Escape rooms. Everyone loves them – well, most people do. People are placed into a series of rooms with clues that lead to more to clues that eventually lead into victory and escape from the room. While it has its roots in pop culture fare, ranging from the malevolent Saw franchise in which horrible people do horrible things to each other to survive the whims of a psychopath, to the light-hearted and whimsical Crystal Maze television series wherein a group of workmates or BFFs try to solve a variety of locked-room puzzles to eventually try and win a holiday, the idea of being trapped in a room and wanting to escape has always been a thrilling subject.
Enter Escape Room. Not to be confused with the 2017 film of the same name; a low-budget affair with solid, sharp chemistry between the five leads but a deep-baked cynicism and too many red herrings, loose ends, and a damp squib of an ending at its core).
Pitched initially as ‘Saw but without the torture porn’, this PG-13 excursion sees a sextet of wannabe puzzle solvers brought into the offices of a mysterious corporation where they soon find the doors barred and their time to escape the increasingly dangerous series of traps already underway. It’s certainly an enjoyable conceit and one that has a lot of mileage in it, perhaps more than a B-movie offering like this should – but then again who can resist a puzzle?
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The film has a core of pleasingly likable performances as the would-be victims of the organisation’s machinations to anchor the film and give it the semblance of an emotional core. This film’s pack of plucky victims include painfully shy genius Zoey (Taylor Russell), downtrodden clerk Ben (Logan Miller), Tyler Labine’s Middle-American everyman Mike, video game nerd Danny (Nik Dodani), and Daredevil’s Deborah Ann Woll, easily the biggest name here, as Amanda, a war vet dealing with PTSD flashbacks.
The only sore thumb here is Jay Ellis as Jason, a high powered broker with control issues who comes across as cocky and competitive amidst this group of reasonably friendly faces. Fortunately, there’s still more than enough chemistry and banter between our protagonists to make them fun and engaging, and the sarcastic humour that’s peppered throughout Escape Room definitely lifts into more escapist – if still dark and definitely a thriller – territory.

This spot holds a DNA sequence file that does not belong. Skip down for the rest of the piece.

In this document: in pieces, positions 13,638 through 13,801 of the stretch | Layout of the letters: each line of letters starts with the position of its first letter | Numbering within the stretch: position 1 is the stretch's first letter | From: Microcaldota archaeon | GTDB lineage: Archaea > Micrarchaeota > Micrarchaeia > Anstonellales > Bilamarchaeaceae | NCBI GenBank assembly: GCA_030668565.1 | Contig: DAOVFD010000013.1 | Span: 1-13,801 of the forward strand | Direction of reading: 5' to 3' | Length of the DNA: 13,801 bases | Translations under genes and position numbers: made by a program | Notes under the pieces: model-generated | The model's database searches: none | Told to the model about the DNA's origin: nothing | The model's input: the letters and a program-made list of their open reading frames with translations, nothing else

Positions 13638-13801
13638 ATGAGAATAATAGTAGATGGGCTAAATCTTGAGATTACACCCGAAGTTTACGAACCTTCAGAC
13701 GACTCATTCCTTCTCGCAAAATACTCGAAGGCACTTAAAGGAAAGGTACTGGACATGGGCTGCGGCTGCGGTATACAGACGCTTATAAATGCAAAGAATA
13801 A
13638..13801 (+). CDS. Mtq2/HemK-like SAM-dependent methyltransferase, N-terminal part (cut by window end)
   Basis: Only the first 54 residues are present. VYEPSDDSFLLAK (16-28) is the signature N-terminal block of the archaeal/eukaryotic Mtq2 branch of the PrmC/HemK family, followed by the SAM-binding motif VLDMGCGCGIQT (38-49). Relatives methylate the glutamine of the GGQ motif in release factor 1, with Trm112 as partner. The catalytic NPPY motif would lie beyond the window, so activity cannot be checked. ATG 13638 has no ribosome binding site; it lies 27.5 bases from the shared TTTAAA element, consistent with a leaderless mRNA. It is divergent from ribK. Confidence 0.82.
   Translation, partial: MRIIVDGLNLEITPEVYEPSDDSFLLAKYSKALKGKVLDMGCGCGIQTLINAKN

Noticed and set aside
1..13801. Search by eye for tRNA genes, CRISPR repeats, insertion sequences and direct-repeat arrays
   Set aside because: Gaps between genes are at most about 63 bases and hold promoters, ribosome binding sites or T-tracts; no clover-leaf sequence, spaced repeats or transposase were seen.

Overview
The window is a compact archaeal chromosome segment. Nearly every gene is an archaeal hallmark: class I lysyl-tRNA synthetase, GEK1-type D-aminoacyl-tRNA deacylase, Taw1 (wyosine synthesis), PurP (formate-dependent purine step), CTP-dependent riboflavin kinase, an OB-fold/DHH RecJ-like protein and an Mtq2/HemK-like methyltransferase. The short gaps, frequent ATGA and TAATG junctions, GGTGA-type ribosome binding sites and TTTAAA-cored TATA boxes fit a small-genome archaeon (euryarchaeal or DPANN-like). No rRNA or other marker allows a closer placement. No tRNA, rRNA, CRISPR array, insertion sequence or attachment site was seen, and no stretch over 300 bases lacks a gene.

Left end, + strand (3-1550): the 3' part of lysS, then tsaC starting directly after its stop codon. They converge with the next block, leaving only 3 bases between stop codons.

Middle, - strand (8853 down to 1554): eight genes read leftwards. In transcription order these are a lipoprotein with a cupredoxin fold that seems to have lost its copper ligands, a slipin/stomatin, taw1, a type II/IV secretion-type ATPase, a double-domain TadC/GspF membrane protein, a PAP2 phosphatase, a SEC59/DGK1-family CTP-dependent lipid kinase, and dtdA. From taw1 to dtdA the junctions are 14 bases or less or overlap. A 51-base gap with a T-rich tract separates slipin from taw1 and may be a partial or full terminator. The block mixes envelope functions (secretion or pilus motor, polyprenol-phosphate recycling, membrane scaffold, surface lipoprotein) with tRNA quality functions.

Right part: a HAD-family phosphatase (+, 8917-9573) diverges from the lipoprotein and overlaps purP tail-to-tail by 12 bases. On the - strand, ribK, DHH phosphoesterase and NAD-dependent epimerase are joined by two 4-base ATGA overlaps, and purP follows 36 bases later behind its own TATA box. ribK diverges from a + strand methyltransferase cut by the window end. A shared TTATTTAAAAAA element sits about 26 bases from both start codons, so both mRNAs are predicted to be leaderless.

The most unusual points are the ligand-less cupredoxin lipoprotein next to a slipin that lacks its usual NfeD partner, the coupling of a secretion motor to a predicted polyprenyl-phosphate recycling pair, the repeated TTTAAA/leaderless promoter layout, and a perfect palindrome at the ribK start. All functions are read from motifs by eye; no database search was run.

The setpieces are gorgeously constructed and tease at a grander mystery that the film explores in its final third. The contestants battle a rapidly incinerating office, an icy cabin that turns deadly, and even an upside-down dive bar which proves that the concept of dancing on the ceiling has never been so dangerous. Each of these sequences are well-constructed and enjoyable as our heroes try to work their way through them, Indiana Jones-style, succeeding and failing in equal measure, and if the actual puzzles themselves are easy enough (the intense Fermat’s Room this ain’t), it doesn’t detract too much from the glee of watching other people have a go with varied results.
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Escape Room even manages to hint at a grander scheme beyond making a group of relative innocents suffer and earn their freedom. The twist of sorts in the film’s second act adds a relatively interesting spin onto why this group of strangers has been brought together. Unfortunately, this is let down by the finale which plays too much of its hand in setting up a series of elaborate twists and a potential sequel involving the insidious Minos Corporation, rather than resolving the fates of any of its surviving characters.
Escape Room is far from being the best horror of the year, and will have its fair share of detractors; however, what it does offer is a cluster of amiable leads, an interesting mystery or two with the potential for a second outing down the line, and the kind of popcorn entertainment that always proves so satisfying on a Friday evening, even if it does leave you looking at the next team away day idea of an escape room a little more cautiously…
Escape Room is now on general release in UK cinemas.